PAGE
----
Daily Archives: March 31, 2015
“Confusion gives us the opportunity to find clarity’s stretched-out hand”
The above quote was inspired by today’s Blu-ray release of Interstellar. Fans of the emotional operatic space epic finally have limitless time to watch and re-watch the Christopher Nolan Sci-Fi classic in an effort to connect the dots together.
Have no fear, the nearly 3-hour gargantuan of a film (see what I did there) has a quick, entertaining pace.
The best movies leave the audience thinking about the story and its key message(s) long after leaving the theater. They strike a nerve (see picture above). Movies, regardless of how refined or goofy, need to have a purpose. And it’s the films that present something that’s larger than life that have the greatest impact and lasting impressions on people. This goes for Jaws, Jurassic Park, Titanic, The Godfather, Citizen Kane, The Sound of Music, Ghostbusters and The Breakfast Club (to literally only name a few).
Think about it: 1, 5, 10, 20, 30, 50 and even 74 years later, modern society still talks about a wide-range of movies and their impact several decades later for a variety of reasons. This timeless fact is why release dates like today are so exciting. Watching Interstellar in your living room will be astonishing with its green screen-free visuals, pulsating soundtrack, excellent acting and exhilarating twists and turns. But, in the big picture, it’s the latest example of a great movie’s second-life. It will earn itself a permanent spot on people’s movie shelves. This is one of those films that will be enjoyed multiple times because there will always be something new (no matter how small) that will be seen with each viewing.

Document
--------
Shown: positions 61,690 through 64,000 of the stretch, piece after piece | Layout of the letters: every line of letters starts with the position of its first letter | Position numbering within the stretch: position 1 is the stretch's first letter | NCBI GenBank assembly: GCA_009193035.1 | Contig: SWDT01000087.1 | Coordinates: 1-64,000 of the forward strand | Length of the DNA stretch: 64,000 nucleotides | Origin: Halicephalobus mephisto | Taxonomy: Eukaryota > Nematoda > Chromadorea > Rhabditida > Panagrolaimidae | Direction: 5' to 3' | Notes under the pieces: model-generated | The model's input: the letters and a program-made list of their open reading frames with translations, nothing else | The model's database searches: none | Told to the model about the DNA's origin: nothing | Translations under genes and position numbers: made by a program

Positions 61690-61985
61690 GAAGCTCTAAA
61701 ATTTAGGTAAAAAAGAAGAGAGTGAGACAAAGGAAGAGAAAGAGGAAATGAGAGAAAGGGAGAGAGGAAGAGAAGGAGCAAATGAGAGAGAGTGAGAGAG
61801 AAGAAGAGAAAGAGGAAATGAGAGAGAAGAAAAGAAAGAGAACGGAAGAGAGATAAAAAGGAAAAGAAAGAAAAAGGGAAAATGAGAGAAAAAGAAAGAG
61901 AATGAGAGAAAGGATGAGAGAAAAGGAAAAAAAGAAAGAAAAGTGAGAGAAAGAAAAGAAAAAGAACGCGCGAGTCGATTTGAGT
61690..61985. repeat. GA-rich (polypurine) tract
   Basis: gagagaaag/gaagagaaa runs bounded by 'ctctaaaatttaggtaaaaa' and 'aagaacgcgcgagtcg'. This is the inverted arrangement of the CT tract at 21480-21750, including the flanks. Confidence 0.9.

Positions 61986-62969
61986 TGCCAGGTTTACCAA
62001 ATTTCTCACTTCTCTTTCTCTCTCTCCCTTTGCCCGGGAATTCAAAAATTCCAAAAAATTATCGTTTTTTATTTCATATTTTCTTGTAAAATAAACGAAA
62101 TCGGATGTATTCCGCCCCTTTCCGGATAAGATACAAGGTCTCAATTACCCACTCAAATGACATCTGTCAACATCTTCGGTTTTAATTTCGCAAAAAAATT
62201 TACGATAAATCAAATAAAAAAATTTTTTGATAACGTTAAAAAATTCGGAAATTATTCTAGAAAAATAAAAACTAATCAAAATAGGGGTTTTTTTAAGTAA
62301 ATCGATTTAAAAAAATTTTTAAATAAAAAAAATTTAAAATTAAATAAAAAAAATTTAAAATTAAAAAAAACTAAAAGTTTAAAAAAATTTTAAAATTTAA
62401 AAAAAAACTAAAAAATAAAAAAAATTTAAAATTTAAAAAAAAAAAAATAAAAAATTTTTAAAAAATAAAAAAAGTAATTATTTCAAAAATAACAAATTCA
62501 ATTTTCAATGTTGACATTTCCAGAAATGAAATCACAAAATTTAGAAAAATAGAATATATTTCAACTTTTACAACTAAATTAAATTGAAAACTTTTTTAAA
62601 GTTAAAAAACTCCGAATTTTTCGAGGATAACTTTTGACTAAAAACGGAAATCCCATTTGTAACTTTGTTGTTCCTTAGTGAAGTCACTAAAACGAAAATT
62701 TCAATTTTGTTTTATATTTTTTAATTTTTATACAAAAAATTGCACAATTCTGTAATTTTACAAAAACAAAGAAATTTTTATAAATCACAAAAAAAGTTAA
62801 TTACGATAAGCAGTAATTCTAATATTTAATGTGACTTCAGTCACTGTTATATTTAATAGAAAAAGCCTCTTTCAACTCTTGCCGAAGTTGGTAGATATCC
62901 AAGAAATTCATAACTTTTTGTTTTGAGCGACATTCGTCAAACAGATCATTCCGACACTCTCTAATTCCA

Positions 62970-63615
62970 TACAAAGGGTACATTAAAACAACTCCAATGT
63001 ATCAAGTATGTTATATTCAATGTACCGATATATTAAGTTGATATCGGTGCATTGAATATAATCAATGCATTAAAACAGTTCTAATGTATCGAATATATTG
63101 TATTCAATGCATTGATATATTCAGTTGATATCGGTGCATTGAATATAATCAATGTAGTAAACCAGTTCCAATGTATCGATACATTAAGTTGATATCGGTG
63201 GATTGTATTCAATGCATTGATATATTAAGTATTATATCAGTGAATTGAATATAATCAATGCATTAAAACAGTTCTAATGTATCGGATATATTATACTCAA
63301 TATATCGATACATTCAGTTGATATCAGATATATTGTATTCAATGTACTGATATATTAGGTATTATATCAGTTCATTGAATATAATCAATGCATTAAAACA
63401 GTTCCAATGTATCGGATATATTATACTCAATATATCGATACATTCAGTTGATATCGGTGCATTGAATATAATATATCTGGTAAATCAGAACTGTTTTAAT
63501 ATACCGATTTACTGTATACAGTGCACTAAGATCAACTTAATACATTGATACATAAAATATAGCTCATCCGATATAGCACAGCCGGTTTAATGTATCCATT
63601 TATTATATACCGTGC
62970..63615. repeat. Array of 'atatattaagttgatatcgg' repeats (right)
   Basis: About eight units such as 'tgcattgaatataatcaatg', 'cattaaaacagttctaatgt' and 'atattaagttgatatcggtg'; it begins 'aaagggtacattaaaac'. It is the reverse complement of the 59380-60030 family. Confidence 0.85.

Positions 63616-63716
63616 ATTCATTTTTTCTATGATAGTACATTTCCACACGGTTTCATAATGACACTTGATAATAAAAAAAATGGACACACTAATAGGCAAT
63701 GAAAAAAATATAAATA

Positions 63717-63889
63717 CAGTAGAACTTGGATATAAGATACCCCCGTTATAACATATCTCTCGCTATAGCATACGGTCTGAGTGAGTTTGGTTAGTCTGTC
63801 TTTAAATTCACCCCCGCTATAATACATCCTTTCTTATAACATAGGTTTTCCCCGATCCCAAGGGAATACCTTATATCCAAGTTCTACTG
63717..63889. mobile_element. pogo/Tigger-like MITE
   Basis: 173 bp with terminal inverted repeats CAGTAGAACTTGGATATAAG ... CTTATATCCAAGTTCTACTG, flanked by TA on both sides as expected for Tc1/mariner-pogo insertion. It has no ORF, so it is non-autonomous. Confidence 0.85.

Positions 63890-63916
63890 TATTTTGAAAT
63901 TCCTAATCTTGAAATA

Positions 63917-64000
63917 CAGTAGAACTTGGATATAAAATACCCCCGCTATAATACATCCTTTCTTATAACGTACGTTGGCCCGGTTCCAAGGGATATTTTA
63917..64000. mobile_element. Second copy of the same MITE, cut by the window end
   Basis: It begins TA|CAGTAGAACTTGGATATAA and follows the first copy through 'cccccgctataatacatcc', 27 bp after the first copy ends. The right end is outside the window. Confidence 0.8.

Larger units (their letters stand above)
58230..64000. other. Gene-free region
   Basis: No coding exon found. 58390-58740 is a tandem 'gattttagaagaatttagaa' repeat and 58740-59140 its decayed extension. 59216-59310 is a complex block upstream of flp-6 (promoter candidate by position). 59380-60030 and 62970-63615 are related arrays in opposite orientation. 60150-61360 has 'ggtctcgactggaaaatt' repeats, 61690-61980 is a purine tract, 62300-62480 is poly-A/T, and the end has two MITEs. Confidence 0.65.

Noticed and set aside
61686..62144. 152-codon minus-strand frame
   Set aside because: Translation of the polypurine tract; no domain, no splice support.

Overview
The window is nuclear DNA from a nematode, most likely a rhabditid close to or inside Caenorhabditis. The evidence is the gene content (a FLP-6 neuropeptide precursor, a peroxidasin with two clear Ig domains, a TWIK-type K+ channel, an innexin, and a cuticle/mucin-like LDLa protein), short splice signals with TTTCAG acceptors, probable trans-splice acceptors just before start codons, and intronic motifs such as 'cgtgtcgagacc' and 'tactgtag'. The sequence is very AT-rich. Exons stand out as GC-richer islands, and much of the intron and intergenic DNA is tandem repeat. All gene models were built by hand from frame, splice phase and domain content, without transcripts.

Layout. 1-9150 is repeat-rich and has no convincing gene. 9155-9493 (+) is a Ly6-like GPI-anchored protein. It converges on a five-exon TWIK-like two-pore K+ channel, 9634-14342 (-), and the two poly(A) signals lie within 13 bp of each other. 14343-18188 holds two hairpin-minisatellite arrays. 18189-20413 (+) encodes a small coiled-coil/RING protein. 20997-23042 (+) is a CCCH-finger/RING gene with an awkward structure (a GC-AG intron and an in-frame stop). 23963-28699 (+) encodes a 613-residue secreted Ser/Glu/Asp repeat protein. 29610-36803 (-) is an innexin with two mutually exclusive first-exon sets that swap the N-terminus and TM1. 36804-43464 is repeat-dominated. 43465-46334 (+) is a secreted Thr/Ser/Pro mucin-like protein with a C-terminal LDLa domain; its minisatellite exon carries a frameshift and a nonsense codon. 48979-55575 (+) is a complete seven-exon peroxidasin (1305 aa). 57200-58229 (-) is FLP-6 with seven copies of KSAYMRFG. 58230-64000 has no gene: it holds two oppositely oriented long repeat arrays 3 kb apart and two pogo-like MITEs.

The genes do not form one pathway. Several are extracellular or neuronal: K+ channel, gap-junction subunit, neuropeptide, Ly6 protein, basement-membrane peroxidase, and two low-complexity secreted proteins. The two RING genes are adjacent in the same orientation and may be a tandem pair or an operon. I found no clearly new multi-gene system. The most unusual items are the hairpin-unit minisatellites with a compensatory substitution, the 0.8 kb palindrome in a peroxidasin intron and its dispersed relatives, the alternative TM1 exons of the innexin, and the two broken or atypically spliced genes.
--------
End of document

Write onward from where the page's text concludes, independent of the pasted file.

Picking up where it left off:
To help with that, Paramount Pictures included “3 hours of bonus features!” and an IMAX film cell with the Blu-ray and DVDs. My film analysis teacher in high school taught me that we need to see a movie 3-4 times to completely see everything the director wanted us to see. The story won’t change, but it’s fascinating to focus on different things to bring the experience together all the more. Example: Appreciating the intricate detail of the specific books that were placed on the bookshelf in the beginning of the movie. Or when Steven Spielberg recorded how Lincoln’s pocket watch would have ticked in the 1860s. And, quite honestly, to enjoy the movie all over again!
“My films, if people go to them worrying about whether they’ll understand and approach it like a crossword puzzle, they’re not going to get as much out of it. You’re meant to go along for the ride,” Nolan said.
Thankfully, there’s now no line for the epic ride of Interstellar.